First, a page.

And on these two STO groups: I’m not sure I’d realized how intense the battle between Sister Clarice’s and Barnabus’ cells were…a problem certainly heightened by the fact that I have no memory of that scene from the “previously on” with the bicycle flyer!  Dear Caprica producers – if you’re going to cut vital information onto the editing room floor, please don’t just slip it into previews!  No wonder we’re confused!

That being said, now that these two groups are appropriately introduced, they are certainly interesting.  They remind me of some of the Jewish sects living around the time of the advent of Christianity; appropriate because of the messianic expectations put on Zoe in this show.  While the more mainline sects around the time of Christ’s birth (the Pharisees and Sadducees) had varying beliefs with regards to the coming of a Messiah, two more fringe sects had high expectations: the Essences and the Zealots.  The Essenes were a monastic group who lived in community together.  They were spiritually motivated, waiting for a coming religious figure.  The Willows, with their own small commune remind me of these Essenes – motivated by religious motivations and driven by theological concerns.  The Zealots, on the other hand, awaited a messiah who was political and a military leader.  They advocated violence – so much so that they often got the broader Jewish communities in trouble with the Roman authorities because their activities would get all Jews branded as disrupters of the state (in other words, terrorists).  They cared less about religious concerns and were more interested in their own political autonomy and they, quite obviously, are called to my  mind with Barnabus’ crew.  I don’t think Clarice and Barnabus are necessarily supposed to summon up visions of these two sects.  But I find the parallels interesting because they show how Caprica isn’t going to give us one simple vision for how people might await a messianic figure.  There’s not a neat divide between those who believe and those who don’t.  The really dangerous divisions happen among the believers; something I imagine we’ll see more of as the season picks back up.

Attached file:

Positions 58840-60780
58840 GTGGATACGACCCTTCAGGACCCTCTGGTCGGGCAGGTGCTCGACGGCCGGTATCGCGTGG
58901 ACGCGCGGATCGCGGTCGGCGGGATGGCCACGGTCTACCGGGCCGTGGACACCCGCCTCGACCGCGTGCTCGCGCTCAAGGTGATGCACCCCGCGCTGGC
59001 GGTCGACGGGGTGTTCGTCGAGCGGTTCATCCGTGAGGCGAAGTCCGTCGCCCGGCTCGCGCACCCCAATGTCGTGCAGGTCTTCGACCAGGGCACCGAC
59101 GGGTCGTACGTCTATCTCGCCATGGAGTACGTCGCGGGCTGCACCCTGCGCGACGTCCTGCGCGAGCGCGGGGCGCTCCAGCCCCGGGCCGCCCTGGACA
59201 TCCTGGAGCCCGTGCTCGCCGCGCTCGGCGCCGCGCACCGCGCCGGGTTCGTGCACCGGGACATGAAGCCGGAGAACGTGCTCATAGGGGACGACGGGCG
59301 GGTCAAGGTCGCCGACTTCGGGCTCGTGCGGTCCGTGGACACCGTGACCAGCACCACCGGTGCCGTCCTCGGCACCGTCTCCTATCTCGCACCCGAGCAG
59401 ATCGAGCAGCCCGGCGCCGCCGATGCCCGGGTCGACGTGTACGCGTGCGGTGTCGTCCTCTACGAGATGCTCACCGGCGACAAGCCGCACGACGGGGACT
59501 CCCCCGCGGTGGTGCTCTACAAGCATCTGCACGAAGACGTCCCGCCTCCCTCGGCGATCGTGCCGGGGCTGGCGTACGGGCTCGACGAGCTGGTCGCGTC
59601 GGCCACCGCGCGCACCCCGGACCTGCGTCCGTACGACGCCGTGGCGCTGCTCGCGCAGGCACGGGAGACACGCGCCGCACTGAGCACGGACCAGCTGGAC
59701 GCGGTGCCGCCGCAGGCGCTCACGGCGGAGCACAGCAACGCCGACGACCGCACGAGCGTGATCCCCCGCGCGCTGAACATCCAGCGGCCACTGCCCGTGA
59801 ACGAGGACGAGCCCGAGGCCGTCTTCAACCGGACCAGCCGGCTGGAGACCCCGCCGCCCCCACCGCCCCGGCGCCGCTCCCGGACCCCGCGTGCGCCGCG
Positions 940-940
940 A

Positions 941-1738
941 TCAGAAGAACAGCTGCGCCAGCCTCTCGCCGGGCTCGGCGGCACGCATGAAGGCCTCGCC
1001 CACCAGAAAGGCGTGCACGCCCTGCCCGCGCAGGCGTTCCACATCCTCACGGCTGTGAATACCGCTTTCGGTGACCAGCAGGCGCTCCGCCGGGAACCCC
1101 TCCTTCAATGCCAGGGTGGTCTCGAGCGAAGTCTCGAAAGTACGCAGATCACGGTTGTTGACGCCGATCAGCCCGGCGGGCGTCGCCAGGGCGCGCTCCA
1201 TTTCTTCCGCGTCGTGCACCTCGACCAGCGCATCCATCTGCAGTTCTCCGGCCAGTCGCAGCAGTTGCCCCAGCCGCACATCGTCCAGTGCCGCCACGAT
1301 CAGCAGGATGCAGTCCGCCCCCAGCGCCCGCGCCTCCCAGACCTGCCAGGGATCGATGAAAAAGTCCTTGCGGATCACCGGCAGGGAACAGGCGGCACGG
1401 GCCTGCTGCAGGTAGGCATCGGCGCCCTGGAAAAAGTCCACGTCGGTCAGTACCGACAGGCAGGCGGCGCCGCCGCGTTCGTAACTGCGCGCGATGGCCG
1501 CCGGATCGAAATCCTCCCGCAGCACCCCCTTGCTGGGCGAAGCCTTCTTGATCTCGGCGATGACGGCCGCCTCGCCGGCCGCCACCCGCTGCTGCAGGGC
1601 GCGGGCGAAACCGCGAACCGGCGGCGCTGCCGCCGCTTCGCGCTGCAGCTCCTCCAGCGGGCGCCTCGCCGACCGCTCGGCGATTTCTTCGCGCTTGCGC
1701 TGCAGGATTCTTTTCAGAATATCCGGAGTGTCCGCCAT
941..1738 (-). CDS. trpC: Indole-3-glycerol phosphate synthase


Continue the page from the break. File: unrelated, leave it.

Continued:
So this was a great episode, but it was also hampered by the fact that they had to fit a lot in.  This happens to the best of shows when they face cancellation (consider Veronica Mars and Undeclared).  They need to speed up the story and so they over-edit, leaving viewers a bit confused and certainly erasing much nuance.  This show is so good, though, I’m hoping that sci-fi chills out a little and just lets them work their magic.  An inferior product isn’t going to win over more viewers – let Caprica be Caprica!

At least that’s my two cents.

Posted by Natalie

Written by themothchase

March 27, 2010 at 9:26 am

2 Responses

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  1. Poor Philemon. I’m pretty sure when you find out your girlfriend is really a robot you’re allowed the classic escape line from Ash Williams, “Oh that’s just what we call pillow talk, baby, that’s all.”

    Thunder Jones

    March 27, 2010 at 3:58 pm

  2. As always, you guys deliver on the mythology connections, which enhances my viewing and understanding of the show. I, too, felt that it was rushed, but also sloppy in execution (I will never get over that faux pas of them leaving that scene out of the previous week’s episode. Not cool.) Otherwise the cliffhangers were the highlights of the hour with the journey feeling like college ending so quickly and you don’t know how the hell you got to the end… and that you want to go back…